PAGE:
The international growth and influence of bioethics has led some to identify it as a decisive shift in the location and exercise of 'biopower'. This book provides an in-depth study of how philosophers, lawyers and other 'outsiders' came to play a major role in discussing and helping to regulate issues that used to be left to doctors and scientists. It discusses how club regulation stemmed not only from the professionalising tactics of doctors and scientists, but was compounded by the 'hands-off' approach of politicians and professionals in fields such as law, philosophy and theology. The book outlines how theologians such as Ian Ramsey argued that 'transdisciplinary groups' were needed to meet the challenges posed by secular and increasingly pluralistic societies. It also examines their links with influential figures in the early history of American bioethics. The book centres on the work of the academic lawyer Ian Kennedy, who was the most high-profile advocate of the approach he explicitly termed 'bioethics'. It shows how Mary Warnock echoed governmental calls for external oversight. Many clinicians and researchers supported her calls for a 'monitoring body' to scrutinise in vitro fertilisation and embryo research. The growth of bioethics in British universities occurred in the 1980s and 1990s with the emergence of dedicated centres for bioethics. The book details how some senior doctors and bioethicists led calls for a politically-funded national bioethics committee during the 1980s. It details how recent debates on assisted dying highlight the authority and influence of British bioethicists.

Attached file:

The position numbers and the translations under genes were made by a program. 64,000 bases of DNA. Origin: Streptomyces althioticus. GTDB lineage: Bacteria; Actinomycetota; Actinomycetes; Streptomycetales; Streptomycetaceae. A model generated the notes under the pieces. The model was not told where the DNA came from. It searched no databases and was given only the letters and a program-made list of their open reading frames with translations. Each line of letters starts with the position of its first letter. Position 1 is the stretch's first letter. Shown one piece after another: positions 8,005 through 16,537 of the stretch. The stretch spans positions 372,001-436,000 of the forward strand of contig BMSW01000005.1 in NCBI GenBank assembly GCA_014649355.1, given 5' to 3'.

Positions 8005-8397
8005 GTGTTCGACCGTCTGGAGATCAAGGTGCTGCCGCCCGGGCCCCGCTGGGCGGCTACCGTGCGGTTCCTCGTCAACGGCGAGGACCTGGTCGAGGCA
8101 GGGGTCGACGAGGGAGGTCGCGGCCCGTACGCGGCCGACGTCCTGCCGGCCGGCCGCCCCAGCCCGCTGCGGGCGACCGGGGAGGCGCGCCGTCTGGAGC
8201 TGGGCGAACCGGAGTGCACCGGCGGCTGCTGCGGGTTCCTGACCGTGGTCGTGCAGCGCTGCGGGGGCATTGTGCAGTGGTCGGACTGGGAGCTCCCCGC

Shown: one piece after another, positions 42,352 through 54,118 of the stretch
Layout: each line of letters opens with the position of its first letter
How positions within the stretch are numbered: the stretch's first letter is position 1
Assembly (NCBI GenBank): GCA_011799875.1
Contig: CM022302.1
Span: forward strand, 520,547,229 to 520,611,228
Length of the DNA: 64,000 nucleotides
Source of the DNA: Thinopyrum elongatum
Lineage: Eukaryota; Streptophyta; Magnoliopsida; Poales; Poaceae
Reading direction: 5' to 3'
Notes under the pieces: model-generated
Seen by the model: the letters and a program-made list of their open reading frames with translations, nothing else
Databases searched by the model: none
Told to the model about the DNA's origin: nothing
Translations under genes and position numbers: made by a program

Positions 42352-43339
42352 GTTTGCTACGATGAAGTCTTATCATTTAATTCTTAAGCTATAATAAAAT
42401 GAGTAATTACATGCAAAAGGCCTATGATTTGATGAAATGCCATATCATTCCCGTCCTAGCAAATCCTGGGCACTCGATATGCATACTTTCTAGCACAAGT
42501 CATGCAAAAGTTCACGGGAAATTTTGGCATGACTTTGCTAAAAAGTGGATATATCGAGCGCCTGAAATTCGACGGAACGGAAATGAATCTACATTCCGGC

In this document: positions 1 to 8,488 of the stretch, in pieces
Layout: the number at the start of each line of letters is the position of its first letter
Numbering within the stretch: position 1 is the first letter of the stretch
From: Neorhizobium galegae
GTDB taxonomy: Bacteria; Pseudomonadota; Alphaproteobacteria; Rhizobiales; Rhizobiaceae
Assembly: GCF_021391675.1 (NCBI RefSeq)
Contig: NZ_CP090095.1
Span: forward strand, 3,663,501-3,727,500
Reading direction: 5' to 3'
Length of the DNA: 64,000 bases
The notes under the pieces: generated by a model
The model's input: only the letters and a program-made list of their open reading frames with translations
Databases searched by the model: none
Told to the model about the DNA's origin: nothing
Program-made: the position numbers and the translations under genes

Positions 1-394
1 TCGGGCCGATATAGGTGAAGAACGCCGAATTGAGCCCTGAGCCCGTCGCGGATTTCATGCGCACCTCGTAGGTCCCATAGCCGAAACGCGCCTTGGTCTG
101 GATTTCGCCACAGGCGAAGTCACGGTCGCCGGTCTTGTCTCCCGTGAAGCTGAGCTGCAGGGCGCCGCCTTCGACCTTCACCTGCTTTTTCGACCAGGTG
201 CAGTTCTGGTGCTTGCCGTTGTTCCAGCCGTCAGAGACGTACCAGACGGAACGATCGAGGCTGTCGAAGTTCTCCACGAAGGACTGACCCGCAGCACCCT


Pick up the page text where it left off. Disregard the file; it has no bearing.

This book is very much a group effort and without the insights provided by its contributors it would certainly not have come to fruition. Where authors have wanted to thank individuals for providing support they have had the opportunity to do so at the end of their chapter. As the general editor I personally would like to extend my particular thanks to Ryan Johnson for providing the impetus to start this book and for acting as a very good sounding board for its ideas. I also thank my colleagues within the sub-discipline of medical history, many of whom, whether they know it or not (!), directly helped to further my ideas for this book through their ever-incisive questioning. In this regard, I would like to particularly thank Sanjoy Bhattacharya, Pratik Chakrabarti and Jim Mills. My grateful thanks are extended too to the anonymous reviewer of this manuscript; they provided fabulously useful and constructive feedback and this book is very much improved directly because of their astute commentary. I also want to say a collective thank you to all the staff at MUP who made the production of this book possible, as well as the numerous librarians and archivists that assisted me over the past couple of years. I am very proud that all of the papers presented in this book are the result of fresh archival research and I genuinely feel that, both collectively and individually, they offer timely advances in our understanding of colonial medical history.
Finally, on a personal note, I thank David Greenwood who, as well as being my lovely Dad, is surely my shrewdest, yet most supportive, academic critic. I dedicate this book to him as well as to the entirely wonderful Sarb and the ever-witty Otto. These exceptional individuals comprise my precious family and make my life immeasurably richer every day through their unfailing love and good humour.